One afternoon at work, a friend came in to see me at work and it dawned on me – is this what I want my life to be? Do I want this to be my work? I made a plan then and there; the musical theatre seniors were taking a class trip to New York for their showcase, if allowed, I would go too. If they were going to meet agents and managers, I would be in the right place at the right time to meet them as well.
I scraped three hundred dollars together, bought a round trip ticket to New York, and ate very little for three weeks in order to join them for their showcase. I stayed with Monica, a generous friend in Brooklyn, who saw how frustrated I’d become with my life, and at the time, my trip. I spent my time in New York as the unofficial assistant to my fellow students – stirring their coffee, refilling their water bottles, safety pinning their gowns – I knew there was more that I was destined to do, but when I attempted to meet and greet agents, I was shot down by people of my own school. They had become competitive and selfish, telling me I’d “better stick to helping out.” I was devastated. One night, I stayed in Brooklyn and avoided the heartbreak of another round of agencies coming and going, and Monica, to my surprise, gave me an invite to a talkback at Juilliard for The Public’s recent production of, “The Neighbors.” After considering it, my depression turned it down. “No thanks,” I sighed. “I don’t feel like moving.” Monica looked at me fiercely, waved her hands in the air and said, “Honey! When you get an invitation to ANYTHING at Juilliard, you GO!” So, I went.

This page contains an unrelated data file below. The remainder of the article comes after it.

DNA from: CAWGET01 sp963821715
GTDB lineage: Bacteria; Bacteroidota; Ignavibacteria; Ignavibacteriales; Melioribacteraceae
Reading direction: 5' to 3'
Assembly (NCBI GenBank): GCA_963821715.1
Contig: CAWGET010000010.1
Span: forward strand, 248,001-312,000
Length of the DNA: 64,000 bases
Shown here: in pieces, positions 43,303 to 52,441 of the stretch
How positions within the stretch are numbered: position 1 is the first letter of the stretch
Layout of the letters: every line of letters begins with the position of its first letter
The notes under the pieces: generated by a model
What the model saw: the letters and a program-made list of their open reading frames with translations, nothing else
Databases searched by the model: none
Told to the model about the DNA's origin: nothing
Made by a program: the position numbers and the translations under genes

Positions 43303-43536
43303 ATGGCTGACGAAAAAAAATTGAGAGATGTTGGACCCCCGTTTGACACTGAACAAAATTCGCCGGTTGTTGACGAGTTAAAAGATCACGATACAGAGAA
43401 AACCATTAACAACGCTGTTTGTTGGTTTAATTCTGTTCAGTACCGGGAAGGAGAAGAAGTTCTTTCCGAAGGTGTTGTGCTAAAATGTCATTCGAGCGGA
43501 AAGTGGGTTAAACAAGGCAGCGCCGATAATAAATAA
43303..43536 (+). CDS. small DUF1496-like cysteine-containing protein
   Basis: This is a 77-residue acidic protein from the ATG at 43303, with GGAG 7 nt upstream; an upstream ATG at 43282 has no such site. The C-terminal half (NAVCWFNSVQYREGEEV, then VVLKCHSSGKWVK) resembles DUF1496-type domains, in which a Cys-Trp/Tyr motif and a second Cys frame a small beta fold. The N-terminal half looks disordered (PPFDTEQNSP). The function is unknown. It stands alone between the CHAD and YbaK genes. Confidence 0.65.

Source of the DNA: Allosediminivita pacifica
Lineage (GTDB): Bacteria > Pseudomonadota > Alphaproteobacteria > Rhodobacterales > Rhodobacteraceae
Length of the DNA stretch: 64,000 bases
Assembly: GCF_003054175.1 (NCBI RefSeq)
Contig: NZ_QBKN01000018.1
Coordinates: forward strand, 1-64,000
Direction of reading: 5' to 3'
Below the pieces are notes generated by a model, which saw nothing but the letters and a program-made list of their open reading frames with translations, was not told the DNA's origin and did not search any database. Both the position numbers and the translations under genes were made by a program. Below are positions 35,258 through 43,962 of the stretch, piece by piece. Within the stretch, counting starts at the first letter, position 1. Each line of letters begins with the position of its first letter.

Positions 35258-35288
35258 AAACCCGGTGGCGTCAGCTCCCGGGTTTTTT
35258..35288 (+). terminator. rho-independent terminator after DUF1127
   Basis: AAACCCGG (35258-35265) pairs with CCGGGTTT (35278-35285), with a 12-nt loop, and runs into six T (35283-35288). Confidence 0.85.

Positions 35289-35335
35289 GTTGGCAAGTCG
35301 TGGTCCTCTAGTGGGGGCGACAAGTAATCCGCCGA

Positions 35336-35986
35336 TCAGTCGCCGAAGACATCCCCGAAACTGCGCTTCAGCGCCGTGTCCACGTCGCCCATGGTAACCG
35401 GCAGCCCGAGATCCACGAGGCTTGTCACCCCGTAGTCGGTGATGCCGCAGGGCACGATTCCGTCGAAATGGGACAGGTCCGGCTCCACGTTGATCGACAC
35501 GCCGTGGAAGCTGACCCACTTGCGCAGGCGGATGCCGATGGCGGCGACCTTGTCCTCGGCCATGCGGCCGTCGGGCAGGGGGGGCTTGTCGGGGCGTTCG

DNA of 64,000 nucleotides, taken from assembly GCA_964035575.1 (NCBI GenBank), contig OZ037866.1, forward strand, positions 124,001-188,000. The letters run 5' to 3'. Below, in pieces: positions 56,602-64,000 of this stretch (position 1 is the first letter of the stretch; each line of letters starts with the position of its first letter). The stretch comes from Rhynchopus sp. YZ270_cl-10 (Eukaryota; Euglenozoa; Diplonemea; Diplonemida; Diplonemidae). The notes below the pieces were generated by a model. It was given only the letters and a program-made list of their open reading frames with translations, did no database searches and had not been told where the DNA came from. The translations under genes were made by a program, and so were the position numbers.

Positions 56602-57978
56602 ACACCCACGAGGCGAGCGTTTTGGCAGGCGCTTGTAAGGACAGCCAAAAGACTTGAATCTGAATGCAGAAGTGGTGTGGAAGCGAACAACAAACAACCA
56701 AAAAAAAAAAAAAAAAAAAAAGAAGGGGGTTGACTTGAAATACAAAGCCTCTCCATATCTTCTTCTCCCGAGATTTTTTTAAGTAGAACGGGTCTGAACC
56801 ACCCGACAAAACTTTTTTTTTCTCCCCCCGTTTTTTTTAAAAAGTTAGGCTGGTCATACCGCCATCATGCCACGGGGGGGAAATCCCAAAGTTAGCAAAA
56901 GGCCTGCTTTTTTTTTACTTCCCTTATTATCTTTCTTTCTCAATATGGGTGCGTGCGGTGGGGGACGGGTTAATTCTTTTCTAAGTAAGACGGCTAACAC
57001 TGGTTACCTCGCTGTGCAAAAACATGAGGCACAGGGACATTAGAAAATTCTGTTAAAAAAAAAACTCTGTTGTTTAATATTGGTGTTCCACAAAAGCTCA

It was at that talkback that I found what’d been missing. Here was a place where art brought people from all walks of life; every ethnicity, every political background, every economic status, every area of performance, every part of the world was represented in one building. It blew my mind. The space itself felt welcoming to all. After the talkback, the woman who’d invited Monica approached me with a question. “Have you ever considered applying to Juilliard?” “No,” I blushed. “That’s kind of impossible,” I laughed. She shook her head. “Come with me,” she said as she led me to the Office of Admissions. She gave me a few pamphlets and a calendar of events. “You’re too late to apply for this upcoming school year, but you should apply for fall of 2011. You sing?” “Yes,” I told her, my voice almost cracking. “Good. We need singers in the Drama Division. Look it over.” I smiled, thanked her, and went back to Monica’s apartment. Something had changed. The next morning I just knew – I was going to Juilliard.